John Lee Dumas: Wow! Well that sounds like you’ve had quite the entrepreneurial journey, Randy, in so many ways, shapes and forms. That will lead us to our next topic, which is failure. You’ve already touched upon a failure that you’ve had, but can you share with Fire Nation a failure or a challenge or an obstacle that you’ve really had in the past that you feel would really speak well to our listeners, and then take us through how you overcame that and how you really propelled yourself into the current success you’re now experiencing today.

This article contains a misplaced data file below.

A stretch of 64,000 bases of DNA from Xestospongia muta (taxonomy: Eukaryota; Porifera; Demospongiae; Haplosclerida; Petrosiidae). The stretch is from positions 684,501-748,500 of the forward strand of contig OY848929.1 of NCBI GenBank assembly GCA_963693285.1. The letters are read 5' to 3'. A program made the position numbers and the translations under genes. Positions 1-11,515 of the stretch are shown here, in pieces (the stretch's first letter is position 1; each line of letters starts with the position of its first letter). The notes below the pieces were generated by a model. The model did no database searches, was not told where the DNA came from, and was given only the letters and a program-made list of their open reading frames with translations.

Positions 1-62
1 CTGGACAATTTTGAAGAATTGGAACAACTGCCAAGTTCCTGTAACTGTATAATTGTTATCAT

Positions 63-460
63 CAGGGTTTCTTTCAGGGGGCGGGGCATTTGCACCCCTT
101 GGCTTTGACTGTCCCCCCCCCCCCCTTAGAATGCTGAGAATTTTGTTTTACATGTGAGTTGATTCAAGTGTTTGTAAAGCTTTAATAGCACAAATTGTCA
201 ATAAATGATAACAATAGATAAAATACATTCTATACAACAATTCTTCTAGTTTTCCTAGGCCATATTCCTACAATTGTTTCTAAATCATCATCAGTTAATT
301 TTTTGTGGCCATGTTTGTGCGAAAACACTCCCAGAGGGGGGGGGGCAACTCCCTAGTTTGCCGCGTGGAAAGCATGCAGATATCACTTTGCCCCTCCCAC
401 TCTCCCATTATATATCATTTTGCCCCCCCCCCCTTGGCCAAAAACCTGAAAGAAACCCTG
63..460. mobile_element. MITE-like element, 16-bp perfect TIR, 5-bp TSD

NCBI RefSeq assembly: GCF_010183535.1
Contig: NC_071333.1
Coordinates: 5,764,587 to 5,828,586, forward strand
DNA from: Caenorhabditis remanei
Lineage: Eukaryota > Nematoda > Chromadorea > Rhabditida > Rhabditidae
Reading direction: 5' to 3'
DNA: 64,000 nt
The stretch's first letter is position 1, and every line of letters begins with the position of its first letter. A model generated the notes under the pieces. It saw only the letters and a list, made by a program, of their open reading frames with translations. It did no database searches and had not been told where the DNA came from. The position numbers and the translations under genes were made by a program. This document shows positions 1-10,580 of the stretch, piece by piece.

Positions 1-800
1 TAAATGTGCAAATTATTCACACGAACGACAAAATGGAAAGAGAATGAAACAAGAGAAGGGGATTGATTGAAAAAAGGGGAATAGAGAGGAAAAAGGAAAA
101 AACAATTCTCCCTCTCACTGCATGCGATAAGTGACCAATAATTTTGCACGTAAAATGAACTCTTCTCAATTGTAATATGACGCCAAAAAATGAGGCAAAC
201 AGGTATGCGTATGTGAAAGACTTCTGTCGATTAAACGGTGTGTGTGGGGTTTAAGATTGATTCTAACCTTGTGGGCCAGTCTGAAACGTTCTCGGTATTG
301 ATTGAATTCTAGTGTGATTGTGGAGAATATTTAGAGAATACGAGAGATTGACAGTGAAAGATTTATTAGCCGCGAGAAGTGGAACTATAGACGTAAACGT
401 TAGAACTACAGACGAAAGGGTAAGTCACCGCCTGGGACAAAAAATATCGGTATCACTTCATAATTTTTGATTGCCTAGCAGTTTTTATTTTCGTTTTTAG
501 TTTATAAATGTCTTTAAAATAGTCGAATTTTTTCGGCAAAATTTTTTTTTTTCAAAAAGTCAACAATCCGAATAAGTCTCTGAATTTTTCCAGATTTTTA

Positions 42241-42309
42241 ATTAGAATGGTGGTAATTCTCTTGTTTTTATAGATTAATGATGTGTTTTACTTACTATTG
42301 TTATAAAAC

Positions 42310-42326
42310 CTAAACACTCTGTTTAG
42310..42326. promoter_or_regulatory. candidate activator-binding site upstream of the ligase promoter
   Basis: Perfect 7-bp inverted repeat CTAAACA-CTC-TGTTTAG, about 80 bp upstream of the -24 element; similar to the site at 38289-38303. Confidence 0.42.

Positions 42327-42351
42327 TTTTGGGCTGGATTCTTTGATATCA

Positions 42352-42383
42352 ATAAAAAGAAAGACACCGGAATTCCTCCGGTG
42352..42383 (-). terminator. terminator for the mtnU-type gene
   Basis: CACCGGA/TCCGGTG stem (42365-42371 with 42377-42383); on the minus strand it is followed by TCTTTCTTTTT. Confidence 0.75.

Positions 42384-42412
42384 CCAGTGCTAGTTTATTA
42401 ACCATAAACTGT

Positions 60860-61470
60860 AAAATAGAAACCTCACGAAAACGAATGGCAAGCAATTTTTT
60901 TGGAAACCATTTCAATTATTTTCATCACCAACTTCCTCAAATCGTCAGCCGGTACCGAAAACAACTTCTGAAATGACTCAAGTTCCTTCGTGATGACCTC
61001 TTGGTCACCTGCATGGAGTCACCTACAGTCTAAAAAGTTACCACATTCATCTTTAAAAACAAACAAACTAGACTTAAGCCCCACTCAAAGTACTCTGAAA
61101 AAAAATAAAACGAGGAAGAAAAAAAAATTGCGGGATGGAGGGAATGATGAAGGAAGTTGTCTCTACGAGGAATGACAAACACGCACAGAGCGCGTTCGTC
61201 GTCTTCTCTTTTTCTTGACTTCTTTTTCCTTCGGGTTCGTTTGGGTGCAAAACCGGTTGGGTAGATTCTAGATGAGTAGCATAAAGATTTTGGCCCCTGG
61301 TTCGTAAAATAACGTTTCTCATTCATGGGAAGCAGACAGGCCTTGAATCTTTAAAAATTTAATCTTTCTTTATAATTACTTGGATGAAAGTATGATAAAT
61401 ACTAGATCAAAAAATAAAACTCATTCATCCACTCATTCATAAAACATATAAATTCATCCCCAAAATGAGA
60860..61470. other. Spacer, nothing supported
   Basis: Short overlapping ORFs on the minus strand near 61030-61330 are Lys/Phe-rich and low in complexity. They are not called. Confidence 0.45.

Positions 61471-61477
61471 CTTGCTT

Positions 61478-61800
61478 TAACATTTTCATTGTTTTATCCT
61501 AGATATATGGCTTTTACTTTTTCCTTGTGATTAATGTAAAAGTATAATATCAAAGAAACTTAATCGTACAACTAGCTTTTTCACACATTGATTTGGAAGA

Randy Gage: Well, when I lost that business to the tax authorities, I mean I curled up in a ball. I was $55,000 in debt, which at that point in my life might as well have been $50 million, right? I sold my furniture, I was sleeping on the floor. I just totally had to regroup, but that was really when I said, “Well, let me really decide, what do I want to be when I grow up? What do I want to do? Did I really want to work 18 hours a day in a restaurant, 6, 7 days a week the rest of my life anyway, or could I do something different?” And so that really was a breakthrough for me and it was a good thing. I’m often asked, if you could do it all over again, what would you do different? I wouldn’t change anything. Every obstacle I’ve had, every challenge I’ve had – and I’ve had a few, let me tell you. But they all gave me wisdom, lessons, I developed character. We have to understand that our challenges, they cause us to become a better person, cause us to develop character and skills and things. And so those things really do make us better. So in my case, it was certainly a helpful thing for me.